Was the fall of Rome a great catastrophe that cast the West into darkness for centuries to come? Or, as scholars argue today, was there no crisis at all, but simply a peaceful blending of barbarians into Roman culture, an essentially positive transformation?
In The Fall of Rome, eminent historian Bryan Ward-Perkins argues that the "peaceful" theory of Rome's "transformation" is badly in error. Indeed, he sees the fall of Rome as a time of horror and dislocation that destroyed a great civilization, throwing the inhabitants of the West back to a standard of living typical of prehistoric times. Attacking contemporary theories with relish and making use of modern archaeological evidence, he looks at both the wider explanations for the disintegration of the Roman world and also the consequences for the lives of everyday Romans, who were caught in a world of economic collapse, marauding barbarians, and the rise of a new religious orthodoxy. The book recaptures the drama and violence of the last days of the Roman world, and reminds us of the very real terrors of barbarian occupation. Equally important, Ward-Perkins contends that a key problem with the new way of looking at the end of the ancient world is that all difficulty and awkwardness is smoothed out into a steady and positive transformation of society. Nothing ever goes badly wrong in this vision of the past. The evidence shows otherwise.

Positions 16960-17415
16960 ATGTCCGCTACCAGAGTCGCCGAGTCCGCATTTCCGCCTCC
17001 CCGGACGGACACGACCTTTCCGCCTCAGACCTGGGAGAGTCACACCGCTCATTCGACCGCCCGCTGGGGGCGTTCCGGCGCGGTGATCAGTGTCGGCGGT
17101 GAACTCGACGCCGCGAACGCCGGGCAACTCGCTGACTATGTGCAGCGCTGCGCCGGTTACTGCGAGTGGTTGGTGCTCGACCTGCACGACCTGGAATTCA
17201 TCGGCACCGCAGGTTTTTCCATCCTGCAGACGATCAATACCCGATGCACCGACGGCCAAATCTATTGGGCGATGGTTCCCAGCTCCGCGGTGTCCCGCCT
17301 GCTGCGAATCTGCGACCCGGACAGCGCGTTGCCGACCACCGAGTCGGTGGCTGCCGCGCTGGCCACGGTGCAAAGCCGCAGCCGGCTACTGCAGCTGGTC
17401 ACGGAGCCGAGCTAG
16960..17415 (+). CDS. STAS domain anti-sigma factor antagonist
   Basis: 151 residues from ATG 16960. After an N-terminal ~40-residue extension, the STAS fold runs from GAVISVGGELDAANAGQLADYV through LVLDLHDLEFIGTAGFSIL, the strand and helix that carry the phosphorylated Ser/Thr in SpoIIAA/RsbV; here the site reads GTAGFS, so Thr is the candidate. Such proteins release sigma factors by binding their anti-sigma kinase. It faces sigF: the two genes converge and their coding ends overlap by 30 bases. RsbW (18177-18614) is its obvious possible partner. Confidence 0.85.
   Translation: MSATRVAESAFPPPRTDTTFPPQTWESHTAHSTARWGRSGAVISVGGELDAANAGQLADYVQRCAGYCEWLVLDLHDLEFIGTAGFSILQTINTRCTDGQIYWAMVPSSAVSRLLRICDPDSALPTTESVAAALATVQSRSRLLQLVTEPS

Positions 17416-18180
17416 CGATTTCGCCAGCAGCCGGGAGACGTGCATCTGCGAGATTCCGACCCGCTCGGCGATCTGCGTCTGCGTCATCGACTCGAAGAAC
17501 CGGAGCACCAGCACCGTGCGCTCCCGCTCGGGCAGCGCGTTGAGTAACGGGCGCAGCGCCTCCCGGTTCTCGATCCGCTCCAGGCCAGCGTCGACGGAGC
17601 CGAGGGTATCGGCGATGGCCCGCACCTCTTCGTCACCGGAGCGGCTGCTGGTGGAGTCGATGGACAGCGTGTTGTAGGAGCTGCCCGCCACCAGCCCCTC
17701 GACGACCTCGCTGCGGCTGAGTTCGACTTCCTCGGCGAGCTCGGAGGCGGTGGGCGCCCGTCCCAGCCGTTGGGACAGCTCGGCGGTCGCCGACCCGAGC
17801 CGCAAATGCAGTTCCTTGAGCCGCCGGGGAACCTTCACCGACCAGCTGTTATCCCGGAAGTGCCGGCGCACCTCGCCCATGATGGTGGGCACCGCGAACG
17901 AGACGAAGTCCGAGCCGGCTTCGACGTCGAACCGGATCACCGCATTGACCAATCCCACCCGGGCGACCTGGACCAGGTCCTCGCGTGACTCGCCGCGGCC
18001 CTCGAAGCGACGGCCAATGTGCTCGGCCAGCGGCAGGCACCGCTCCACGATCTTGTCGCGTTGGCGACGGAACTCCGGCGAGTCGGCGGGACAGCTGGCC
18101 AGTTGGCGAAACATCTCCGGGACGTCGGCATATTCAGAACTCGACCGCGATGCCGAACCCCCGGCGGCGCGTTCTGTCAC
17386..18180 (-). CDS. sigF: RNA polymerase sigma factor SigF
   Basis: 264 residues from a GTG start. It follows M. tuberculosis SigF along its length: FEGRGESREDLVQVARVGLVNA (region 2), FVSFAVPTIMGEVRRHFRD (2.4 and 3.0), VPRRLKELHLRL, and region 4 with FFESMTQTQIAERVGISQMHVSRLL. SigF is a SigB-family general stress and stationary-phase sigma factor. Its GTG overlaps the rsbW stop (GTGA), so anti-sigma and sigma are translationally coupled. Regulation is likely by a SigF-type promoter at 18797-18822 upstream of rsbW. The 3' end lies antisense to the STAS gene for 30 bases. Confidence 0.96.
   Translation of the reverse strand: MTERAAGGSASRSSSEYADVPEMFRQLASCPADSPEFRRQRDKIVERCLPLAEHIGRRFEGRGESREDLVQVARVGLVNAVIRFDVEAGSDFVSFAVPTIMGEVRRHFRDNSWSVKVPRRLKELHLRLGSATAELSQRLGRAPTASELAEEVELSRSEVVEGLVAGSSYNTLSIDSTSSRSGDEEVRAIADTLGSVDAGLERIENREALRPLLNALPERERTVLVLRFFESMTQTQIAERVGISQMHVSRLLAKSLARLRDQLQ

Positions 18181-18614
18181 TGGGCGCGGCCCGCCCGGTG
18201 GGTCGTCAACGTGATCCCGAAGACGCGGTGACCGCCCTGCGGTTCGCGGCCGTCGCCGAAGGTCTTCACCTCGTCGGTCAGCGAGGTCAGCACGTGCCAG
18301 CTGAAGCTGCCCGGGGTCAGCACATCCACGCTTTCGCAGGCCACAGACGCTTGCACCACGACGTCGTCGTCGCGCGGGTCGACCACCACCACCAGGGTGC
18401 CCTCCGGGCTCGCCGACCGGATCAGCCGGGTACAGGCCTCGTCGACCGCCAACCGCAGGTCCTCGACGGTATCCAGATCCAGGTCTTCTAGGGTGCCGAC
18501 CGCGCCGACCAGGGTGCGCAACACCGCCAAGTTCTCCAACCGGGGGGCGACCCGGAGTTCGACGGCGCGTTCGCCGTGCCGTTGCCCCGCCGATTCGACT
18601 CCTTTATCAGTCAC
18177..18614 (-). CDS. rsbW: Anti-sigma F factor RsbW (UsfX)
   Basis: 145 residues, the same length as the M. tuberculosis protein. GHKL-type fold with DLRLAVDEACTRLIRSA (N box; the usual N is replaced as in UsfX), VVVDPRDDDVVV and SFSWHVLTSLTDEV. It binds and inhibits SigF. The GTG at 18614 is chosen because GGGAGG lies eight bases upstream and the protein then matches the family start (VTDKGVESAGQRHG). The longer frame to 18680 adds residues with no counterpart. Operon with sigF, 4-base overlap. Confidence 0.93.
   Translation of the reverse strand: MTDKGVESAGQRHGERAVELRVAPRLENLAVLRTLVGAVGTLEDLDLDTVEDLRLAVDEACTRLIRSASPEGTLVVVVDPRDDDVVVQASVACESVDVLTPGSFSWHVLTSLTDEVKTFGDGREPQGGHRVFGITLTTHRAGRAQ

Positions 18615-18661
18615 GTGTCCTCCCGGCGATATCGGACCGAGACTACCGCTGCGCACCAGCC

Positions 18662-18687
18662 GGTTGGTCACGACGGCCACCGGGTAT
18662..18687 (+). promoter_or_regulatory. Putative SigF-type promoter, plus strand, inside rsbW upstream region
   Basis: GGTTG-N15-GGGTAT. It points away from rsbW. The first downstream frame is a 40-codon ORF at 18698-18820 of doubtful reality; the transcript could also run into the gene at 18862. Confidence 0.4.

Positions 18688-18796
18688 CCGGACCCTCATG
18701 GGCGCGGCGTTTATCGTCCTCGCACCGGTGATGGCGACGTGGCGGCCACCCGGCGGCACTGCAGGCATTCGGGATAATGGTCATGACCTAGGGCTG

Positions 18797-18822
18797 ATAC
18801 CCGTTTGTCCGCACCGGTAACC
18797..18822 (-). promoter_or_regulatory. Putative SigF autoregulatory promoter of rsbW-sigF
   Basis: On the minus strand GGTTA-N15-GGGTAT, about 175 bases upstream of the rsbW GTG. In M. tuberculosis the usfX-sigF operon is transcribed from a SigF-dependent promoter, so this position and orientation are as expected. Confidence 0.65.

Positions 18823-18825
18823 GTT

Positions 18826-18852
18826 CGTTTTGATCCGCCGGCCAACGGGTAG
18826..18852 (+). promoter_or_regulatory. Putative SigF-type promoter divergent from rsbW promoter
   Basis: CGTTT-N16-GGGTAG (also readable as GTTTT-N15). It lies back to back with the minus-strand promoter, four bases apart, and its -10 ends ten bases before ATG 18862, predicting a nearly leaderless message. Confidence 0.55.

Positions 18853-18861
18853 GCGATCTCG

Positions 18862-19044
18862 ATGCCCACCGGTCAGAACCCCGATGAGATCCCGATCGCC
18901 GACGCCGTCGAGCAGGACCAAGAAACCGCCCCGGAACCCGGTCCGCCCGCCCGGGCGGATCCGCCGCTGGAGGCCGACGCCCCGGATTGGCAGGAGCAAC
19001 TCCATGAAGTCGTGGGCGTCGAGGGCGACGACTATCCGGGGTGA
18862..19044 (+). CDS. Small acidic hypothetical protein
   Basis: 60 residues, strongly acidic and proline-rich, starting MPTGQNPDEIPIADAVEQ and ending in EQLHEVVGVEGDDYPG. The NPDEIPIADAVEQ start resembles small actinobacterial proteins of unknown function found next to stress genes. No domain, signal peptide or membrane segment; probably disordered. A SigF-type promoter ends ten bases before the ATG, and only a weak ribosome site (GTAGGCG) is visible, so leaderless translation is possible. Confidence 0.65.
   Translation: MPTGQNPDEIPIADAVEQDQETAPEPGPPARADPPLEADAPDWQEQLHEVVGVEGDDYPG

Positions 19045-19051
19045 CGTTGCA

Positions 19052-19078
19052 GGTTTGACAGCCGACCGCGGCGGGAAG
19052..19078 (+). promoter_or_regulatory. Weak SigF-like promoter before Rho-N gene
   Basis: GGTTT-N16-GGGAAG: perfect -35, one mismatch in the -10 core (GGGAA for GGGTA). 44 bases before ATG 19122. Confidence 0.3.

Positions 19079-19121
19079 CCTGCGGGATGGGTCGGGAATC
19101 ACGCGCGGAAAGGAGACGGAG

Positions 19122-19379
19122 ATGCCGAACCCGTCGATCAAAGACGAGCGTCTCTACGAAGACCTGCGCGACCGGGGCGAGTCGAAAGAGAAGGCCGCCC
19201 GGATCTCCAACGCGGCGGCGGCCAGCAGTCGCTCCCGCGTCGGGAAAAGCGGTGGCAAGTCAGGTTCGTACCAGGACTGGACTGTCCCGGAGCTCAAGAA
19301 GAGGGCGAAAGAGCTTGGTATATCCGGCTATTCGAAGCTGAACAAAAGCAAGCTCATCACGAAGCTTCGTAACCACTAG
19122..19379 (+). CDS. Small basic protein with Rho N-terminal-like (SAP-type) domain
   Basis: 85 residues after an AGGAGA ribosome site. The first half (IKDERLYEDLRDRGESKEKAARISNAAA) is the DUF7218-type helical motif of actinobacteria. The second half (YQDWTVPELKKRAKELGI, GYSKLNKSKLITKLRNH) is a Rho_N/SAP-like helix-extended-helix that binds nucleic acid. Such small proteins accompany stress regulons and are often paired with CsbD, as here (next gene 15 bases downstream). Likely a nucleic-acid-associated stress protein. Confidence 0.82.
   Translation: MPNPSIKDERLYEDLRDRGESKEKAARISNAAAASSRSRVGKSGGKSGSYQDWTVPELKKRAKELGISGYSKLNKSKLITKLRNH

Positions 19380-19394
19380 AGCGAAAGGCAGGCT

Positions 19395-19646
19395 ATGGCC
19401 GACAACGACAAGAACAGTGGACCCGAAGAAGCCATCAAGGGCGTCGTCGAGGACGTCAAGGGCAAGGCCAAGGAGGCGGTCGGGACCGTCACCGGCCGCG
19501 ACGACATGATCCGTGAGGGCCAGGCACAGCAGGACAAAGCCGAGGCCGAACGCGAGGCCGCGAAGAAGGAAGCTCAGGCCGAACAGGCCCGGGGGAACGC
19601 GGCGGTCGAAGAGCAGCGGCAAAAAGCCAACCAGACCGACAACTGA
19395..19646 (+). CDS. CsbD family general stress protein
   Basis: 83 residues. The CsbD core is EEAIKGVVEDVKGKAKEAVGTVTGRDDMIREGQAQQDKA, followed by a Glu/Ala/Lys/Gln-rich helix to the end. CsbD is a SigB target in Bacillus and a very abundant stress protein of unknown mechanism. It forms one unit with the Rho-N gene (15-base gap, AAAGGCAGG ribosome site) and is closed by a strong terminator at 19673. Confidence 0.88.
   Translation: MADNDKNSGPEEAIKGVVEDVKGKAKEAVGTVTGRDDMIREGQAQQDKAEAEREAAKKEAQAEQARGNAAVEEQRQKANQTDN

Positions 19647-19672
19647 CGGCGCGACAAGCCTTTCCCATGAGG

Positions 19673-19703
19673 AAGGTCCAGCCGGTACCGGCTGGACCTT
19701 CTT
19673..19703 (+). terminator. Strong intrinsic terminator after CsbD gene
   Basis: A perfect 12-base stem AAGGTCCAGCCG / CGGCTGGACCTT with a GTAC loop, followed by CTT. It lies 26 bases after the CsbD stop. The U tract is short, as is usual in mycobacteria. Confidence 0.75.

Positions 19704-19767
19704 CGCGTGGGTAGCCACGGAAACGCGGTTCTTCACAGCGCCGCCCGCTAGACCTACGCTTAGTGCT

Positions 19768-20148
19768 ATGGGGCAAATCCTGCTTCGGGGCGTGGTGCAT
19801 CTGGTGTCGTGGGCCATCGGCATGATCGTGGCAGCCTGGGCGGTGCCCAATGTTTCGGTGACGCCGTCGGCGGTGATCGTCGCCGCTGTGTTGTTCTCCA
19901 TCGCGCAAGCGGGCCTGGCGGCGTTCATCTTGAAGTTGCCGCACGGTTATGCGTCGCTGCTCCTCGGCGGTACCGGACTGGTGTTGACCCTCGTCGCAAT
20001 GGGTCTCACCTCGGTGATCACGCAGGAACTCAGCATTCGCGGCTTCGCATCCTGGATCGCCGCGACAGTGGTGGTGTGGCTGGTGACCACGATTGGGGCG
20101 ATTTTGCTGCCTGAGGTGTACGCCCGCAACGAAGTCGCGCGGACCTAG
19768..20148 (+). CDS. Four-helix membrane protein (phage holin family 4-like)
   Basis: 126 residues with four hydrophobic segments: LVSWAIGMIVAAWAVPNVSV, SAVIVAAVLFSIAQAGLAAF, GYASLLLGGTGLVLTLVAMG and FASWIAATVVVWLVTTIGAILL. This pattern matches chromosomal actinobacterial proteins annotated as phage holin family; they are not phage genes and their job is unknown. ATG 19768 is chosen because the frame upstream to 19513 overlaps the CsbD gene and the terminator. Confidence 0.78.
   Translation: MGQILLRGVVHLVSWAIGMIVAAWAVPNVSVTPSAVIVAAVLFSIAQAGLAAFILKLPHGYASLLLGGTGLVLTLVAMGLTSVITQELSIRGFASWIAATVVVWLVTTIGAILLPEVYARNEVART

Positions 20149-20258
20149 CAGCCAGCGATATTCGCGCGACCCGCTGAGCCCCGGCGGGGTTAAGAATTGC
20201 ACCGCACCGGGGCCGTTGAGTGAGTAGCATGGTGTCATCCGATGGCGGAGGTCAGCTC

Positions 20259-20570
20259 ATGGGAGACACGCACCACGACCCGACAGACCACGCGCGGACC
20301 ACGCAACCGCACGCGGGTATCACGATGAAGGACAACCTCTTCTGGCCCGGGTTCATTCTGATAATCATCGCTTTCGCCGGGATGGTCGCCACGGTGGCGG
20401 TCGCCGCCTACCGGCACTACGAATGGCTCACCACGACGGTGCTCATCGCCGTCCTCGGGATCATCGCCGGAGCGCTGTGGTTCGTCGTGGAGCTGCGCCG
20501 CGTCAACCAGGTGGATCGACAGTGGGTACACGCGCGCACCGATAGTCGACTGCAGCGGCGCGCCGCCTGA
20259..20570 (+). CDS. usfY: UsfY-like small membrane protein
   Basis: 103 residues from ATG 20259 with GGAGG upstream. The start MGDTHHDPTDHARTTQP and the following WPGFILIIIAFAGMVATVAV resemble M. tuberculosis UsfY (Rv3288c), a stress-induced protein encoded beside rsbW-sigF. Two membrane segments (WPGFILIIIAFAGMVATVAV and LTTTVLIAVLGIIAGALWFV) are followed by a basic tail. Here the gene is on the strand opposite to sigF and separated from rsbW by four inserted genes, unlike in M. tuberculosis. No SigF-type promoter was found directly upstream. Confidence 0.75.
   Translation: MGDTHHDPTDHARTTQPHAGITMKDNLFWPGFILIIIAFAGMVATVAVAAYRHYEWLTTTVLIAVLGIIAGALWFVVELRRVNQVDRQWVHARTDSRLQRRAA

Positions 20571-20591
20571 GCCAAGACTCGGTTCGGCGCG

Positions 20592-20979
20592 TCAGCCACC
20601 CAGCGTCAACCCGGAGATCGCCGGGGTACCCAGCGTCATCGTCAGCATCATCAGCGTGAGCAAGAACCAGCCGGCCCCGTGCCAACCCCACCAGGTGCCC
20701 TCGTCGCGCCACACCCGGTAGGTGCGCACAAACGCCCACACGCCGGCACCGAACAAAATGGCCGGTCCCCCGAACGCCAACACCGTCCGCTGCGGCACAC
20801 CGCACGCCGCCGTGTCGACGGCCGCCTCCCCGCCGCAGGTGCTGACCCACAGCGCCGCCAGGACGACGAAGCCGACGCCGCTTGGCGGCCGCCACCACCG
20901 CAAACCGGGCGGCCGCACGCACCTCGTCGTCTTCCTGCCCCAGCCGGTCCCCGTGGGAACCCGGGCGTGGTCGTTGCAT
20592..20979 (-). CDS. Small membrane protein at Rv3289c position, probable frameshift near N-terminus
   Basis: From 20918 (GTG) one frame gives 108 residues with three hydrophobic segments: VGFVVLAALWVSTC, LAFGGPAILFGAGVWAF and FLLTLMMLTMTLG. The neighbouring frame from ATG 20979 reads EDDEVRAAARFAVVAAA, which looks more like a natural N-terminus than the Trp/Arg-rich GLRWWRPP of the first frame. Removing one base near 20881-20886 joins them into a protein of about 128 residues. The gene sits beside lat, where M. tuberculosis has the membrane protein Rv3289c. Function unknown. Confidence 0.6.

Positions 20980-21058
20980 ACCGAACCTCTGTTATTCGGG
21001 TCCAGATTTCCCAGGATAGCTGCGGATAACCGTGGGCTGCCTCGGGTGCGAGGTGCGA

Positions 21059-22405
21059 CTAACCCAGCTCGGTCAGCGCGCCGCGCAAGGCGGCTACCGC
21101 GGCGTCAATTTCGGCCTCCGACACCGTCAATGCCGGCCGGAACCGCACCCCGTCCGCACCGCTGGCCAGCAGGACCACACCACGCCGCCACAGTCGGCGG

Up to date and brilliantly written, combining a lively narrative with the latest research and thirty illustrations, this superb volume reclaims the drama, the violence, and the tragedy of the fall of Rome.
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Bryan Ward-Perkins is a lecturer in Modern History at the University of Oxford, and Fellow and Tutor in History at Trinity College. His research concentrates on the period of transition from the Roman world to that of the Middle Ages, above all in the Mediterranean region. He has published widely on the subject and is a co-editor of The Cambridge Ancient History.
"Imaginative and intensely interesting"--Chistopher Kelly, University of Cambridge
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Descripción Oxford University Press, 2005. Hardcover. Estado de conservación: New. book. Nº de ref. de la librería 0192805649
Descripción Oxford University Press, 2005. Hardcover. Estado de conservación: New. Nº de ref. de la librería P110192805649
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Descripción Oxford University Press, USA, 2005. Hardcover. Estado de conservación: New. Nº de ref. de la librería DADAX0192805649